Moving on to Luol and Ben Gordon, I got the sense Chris was bang up for the London 2012 Olympics when Team USA blaze in to town to take on Great Britain and the other contenders. He was also quick to give props to friends like Lakers legend Kobe Bryant, when I asked him how important it was for the top players to keep each other on their toes. He revealed, “Oh, yeah. Always. We’re around each other a lot, all the time during the summer. Even though we are all friends, we are competitors. So I’m happy for Kobe that he won a championship. We all want to win, we all want that. To a certain extent, we are all jealous of that.”
Some players get way too comfortable with the trappings of fame when they reach the top. Not Chris Paul. He’s got fire in his belly and championship rings in his mind’s eye. He wants to put last season’s injury problems and Hornets slump behind him, once he’s helped Team USA to gold in Turkey of course. That’s a role model these kids need, not the gun-toting, vice-fuelled brats masquerading as concerned citizens we often get served up. Once I wrapped up the interview and said my goodbyes to Team Paul, I took time out to chat again with one of the coaches Junior Williams. He agreed that Chris’ visit will help inspire these kids, just like Scottie and co helped inspire us back in the day. You can’t say fairer than that.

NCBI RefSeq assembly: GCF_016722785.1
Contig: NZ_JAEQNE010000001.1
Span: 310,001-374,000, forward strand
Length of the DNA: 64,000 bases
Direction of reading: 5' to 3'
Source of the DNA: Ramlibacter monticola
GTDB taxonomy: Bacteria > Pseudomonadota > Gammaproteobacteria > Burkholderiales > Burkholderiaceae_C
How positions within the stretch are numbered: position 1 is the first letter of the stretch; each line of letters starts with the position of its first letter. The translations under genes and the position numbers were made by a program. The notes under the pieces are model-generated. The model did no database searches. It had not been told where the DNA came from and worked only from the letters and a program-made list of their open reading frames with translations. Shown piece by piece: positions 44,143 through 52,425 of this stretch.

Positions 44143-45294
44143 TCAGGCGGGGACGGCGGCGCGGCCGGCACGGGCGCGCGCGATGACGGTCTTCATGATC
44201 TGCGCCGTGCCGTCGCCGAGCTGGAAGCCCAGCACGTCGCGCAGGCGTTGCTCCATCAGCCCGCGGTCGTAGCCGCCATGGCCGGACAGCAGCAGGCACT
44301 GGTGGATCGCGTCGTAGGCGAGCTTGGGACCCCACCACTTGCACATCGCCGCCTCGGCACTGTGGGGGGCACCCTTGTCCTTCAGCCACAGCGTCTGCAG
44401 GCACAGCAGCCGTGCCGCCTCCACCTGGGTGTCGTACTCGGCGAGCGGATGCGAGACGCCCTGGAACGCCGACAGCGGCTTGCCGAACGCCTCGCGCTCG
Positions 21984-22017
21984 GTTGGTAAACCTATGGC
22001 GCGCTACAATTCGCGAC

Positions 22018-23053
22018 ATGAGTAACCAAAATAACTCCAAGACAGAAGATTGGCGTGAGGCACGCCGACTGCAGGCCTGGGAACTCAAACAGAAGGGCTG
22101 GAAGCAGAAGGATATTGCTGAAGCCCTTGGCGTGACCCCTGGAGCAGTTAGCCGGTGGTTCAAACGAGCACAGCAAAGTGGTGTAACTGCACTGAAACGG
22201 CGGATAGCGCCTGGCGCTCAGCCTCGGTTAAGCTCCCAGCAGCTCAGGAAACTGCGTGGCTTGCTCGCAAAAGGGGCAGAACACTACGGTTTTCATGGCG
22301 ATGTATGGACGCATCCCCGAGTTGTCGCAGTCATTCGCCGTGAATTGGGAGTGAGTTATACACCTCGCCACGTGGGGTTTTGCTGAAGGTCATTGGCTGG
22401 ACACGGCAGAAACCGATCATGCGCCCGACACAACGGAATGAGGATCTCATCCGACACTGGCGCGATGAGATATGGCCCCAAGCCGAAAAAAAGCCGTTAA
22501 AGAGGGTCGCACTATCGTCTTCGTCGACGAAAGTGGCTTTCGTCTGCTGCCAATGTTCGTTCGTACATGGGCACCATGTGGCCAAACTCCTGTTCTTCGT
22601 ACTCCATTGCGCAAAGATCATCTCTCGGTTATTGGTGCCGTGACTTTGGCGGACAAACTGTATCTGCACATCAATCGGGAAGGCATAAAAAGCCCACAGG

Matt Ogborn is a freelance British sports journalist and film/TV screenwriter who supports San Antonio Spurs and loves the game of basketball, period. He can reached at email@example.com or @mattogborn.